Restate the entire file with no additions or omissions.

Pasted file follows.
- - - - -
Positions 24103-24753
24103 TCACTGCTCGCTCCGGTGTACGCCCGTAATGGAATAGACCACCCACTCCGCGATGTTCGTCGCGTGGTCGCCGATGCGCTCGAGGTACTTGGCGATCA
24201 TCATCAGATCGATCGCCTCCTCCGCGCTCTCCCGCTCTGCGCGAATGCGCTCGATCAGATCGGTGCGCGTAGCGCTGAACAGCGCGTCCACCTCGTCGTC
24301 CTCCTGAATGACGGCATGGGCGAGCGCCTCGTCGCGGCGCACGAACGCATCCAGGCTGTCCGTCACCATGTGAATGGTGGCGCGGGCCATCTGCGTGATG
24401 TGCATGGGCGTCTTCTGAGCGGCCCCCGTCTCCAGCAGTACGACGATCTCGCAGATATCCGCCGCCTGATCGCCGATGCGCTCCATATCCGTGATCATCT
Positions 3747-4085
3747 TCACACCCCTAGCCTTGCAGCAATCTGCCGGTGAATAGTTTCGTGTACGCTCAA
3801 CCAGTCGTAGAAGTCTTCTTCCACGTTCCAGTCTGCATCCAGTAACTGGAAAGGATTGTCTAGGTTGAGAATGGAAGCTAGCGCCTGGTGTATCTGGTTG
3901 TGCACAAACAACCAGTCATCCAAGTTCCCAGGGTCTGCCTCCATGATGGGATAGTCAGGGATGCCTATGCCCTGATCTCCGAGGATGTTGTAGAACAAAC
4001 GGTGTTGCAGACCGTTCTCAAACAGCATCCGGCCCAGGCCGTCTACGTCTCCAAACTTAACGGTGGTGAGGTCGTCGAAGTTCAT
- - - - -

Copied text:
Positions 24103-24753
24103 TCACTGCTCGCTCCGGTGTACGCCCGTAATGGAATAGACCACCCACTCCGCGATGTTCGTCGCGTGGTCGCCGATGCGCTCGAGGTACTTGGCGATCA
24201 TCATCAGATCGATCGCCTCCTCCGCGCTCTCCCGCTCTGCGCGAATGCGCTCGATCAGATCGGTGCGCGTAGCGCTGAACAGCGCGTCCACCTCGTCGTC
24301 CTCCTGAATGACGGCATGGGCGAGCGCCTCGTCGCGGCGCACGAACGCATCCAGGCTGTCCGTCACCATGTGAATGGTGGCGCGGGCCATCTGCGTGATG
24401 TGCATGGGCGTCTTCTGAGCGGCCCCCGTCTCCAGCAGTACGACGATCTCGCAGATATCCGCCGCCTGATCGCCGATGCGCTCCATATCCGTGATCATCT
Positions 3747-4085
3747 TCACACCCCTAGCCTTGCAGCAATCTGCCGGTGAATAGTTTCGTGTACGCTCAA
3801 CCAGTCGTAGAAGTCTTCTTCCACGTTCCAGTCTGCATCCAGTAACTGGAAAGGATTGTCTAGGTTGAGAATGGAAGCTAGCGCCTGGTGTATCTGGTTG
3901 TGCACAAACAACCAGTCATCCAAGTTCCCAGGGTCTGCCTCCATGATGGGATAGTCAGGGATGCCTATGCCCTGATCTCCGAGGATGTTGTAGAACAAAC
4001 GGTGTTGCAGACCGTTCTCAAACAGCATCCGGCCCAGGCCGTCTACGTCTCCAAACTTAACGGTGGTGAGGTCGTCGAAGTTCAT